Murdered N.H. officer 'never got to his gun'
Officer Down: Officer Michael Briggs
Michael Addison, right, arrives as jury selection begins in Hillsborough Copunty Superior court in Manchester, N.H., Monday, Sept. 22. Addison is accused of shooting and killing Manchester police officer Michael Briggs in 2006. (AP Photo/Bob LaPree)
The Associated Press
MANCHESTER, N.H. — The state began picking a jury Monday for the capital murder trial of Michael Addison, who is accused of murdering a city police officer in October 2006.
At least eight of the 60 prospective jurors brought to Superior Court on Monday were excused; the rest filled out questionnaires that will be the basis for further screening by lawyers beginning as early as Tuesday.
"Your candor and honesty are essential in the selection of a fair and impartial jury," Judge Kathleen McGuire said.
Because of extensive publicity about the case, the court sent summonses to 1,200 people, four times the number typically called for first-degree murder cases. Groups of about 100 potential jurors will arrive each Thursday to start the screening process until 12 jurors and six alternates are chosen.
Prosecutors say Addison, 28, shot Officer Michael Briggs at close range early in Oct. 16, 2006. Briggs and his bicycle patrol partner, Officer John Breckenridge, were looking for suspects in an apartment shooting in which no one was injured when they came upon Addison and another man, Antoine Bell-Rogers, in an alley, according to court papers.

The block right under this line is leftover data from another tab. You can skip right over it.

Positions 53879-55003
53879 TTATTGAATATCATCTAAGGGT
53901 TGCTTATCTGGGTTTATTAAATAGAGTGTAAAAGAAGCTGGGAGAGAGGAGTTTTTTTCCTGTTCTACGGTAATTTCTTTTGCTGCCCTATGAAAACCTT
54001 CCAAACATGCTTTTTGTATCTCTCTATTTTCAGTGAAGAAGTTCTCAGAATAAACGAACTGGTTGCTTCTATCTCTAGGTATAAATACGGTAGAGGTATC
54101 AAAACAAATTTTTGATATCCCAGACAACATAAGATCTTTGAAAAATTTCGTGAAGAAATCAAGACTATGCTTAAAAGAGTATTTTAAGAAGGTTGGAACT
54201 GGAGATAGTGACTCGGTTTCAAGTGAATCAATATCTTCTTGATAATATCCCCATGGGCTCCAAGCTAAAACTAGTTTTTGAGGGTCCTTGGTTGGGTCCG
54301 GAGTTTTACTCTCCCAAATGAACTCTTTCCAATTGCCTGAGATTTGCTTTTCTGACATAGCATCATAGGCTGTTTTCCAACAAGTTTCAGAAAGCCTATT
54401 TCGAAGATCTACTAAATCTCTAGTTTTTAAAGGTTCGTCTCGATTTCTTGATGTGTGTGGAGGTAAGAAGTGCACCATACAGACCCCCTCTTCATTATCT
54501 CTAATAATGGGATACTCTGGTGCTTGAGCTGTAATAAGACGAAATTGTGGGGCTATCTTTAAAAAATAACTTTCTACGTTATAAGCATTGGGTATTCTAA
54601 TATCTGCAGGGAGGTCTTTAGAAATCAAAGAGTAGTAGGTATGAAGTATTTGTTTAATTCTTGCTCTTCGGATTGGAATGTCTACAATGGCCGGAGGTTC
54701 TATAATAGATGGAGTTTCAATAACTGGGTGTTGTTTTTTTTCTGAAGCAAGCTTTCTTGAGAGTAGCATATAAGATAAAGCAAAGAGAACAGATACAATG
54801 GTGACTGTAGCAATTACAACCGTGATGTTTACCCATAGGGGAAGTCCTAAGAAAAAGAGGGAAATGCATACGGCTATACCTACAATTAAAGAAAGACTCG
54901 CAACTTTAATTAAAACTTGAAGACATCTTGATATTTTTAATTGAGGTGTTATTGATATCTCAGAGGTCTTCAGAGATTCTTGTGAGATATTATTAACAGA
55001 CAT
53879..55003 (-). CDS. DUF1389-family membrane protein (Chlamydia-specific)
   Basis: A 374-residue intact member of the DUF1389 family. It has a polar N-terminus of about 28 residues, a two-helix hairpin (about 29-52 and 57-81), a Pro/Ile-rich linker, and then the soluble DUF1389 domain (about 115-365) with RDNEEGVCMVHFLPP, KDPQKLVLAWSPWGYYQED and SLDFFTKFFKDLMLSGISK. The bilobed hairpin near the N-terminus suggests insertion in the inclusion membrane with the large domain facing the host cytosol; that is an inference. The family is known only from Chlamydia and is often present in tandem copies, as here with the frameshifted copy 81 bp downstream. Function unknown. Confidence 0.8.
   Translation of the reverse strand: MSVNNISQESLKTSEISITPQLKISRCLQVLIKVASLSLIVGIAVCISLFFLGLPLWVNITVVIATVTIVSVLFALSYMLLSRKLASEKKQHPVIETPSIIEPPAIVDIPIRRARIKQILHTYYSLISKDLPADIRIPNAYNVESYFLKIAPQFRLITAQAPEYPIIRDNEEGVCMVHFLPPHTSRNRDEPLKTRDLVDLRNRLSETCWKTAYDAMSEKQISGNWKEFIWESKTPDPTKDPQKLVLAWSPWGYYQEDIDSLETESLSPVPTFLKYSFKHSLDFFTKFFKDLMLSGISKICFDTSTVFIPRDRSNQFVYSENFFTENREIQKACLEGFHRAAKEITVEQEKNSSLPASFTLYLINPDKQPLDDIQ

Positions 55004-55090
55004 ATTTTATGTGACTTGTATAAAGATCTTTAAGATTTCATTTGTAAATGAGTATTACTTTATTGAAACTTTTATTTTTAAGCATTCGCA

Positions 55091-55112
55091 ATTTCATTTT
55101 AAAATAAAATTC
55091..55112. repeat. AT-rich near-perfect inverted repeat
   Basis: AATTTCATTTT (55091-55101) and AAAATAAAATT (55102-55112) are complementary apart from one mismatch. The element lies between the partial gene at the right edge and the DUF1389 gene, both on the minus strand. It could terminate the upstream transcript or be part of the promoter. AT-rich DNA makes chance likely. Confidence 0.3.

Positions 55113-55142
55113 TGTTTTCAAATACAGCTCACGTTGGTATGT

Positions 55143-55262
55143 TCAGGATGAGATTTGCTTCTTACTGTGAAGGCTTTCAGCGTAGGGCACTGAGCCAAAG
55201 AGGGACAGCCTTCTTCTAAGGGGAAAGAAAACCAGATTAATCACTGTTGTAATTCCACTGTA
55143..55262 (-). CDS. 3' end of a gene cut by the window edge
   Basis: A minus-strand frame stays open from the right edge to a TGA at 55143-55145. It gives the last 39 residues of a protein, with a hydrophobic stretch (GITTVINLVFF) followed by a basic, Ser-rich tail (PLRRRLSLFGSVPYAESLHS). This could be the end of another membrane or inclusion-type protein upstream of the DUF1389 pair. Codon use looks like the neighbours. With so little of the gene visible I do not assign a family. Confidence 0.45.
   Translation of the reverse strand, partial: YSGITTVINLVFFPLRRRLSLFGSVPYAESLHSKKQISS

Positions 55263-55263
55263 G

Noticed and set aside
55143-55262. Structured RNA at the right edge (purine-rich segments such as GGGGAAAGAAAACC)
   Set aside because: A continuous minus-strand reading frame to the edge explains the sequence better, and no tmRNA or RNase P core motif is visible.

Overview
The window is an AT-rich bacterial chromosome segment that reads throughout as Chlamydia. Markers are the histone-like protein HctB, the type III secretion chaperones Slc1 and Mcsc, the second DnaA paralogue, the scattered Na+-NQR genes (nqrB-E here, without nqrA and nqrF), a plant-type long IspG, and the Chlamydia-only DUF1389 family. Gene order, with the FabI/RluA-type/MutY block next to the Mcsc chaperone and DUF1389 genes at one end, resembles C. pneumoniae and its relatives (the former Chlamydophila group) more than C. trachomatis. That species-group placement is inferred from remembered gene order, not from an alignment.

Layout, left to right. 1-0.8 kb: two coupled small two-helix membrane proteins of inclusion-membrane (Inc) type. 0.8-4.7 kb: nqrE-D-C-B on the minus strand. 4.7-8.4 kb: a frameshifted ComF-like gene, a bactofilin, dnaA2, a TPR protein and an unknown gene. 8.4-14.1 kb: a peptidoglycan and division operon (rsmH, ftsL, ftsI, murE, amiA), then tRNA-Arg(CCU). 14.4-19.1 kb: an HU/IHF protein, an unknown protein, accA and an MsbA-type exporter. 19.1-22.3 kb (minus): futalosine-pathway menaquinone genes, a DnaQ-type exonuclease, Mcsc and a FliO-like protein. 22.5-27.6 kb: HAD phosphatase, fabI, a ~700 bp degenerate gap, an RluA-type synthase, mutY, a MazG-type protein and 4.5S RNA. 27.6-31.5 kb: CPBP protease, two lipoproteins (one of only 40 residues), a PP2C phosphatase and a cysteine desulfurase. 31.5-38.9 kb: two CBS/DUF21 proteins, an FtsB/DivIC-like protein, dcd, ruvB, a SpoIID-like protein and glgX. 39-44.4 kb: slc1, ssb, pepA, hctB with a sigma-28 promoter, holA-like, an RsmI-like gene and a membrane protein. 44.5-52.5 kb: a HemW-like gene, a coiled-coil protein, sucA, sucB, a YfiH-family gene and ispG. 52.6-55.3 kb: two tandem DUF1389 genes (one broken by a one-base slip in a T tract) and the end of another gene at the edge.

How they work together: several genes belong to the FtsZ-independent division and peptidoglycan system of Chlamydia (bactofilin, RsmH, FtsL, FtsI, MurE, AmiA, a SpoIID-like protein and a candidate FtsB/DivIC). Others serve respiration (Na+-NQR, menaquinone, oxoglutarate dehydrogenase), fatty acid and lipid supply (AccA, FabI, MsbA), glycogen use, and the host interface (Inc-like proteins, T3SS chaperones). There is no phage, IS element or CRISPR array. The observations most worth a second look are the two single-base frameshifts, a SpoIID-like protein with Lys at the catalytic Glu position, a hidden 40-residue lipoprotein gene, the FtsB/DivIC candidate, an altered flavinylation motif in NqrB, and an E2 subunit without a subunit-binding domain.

Briggs yelled, "Stop! Police!" court papers say. They say Bell-Rogers stopped, but Addison kept walking before partially turning around and raising his hands with Briggs right behind him. Breckenridge told investigators he then heard a shot.
Addison was arrested in Boston hours later.
The 134 questions cover prospective jurors' feelings about the death penalty, when they think it should be applied and whether they have any moral or religious reservations about it.
Other subjects include people's feelings on race, interracial marriage and whether potential jurors have witnessed or been the victim of racial prejudice. Addison is black, Briggs was white.
The 42-page questionnaire also asks potential jurors if they think Manchester has a serious crime problem, what might cause crime locally, what bumper stickers adorn their cars and if they have blogs or MySpace or Facebook pages.
Other questions ask what publications the potential jurors read, what radio shows they listen to and what television news programs they watch. Conservative talk show hosts Howie Carr and Rush Limbaugh, local television news, crime dramas and public television are specified in the questions.
McGuire read the jury pool the names of more than 350 potential witnesses, including about 90 past and present members of the Manchester Police Department, more than 35 members of the New Hampshire State Police and state forensic lab, 20 employees of the state prison system, and 50 members of other law enforcement agencies from New Hampshire and Massachusetts.
The witness list includes members of Addison's and Briggs' families.
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McGuire told the potential jurors the trial could start as early as Oct. 6 and last for seven or eight weeks.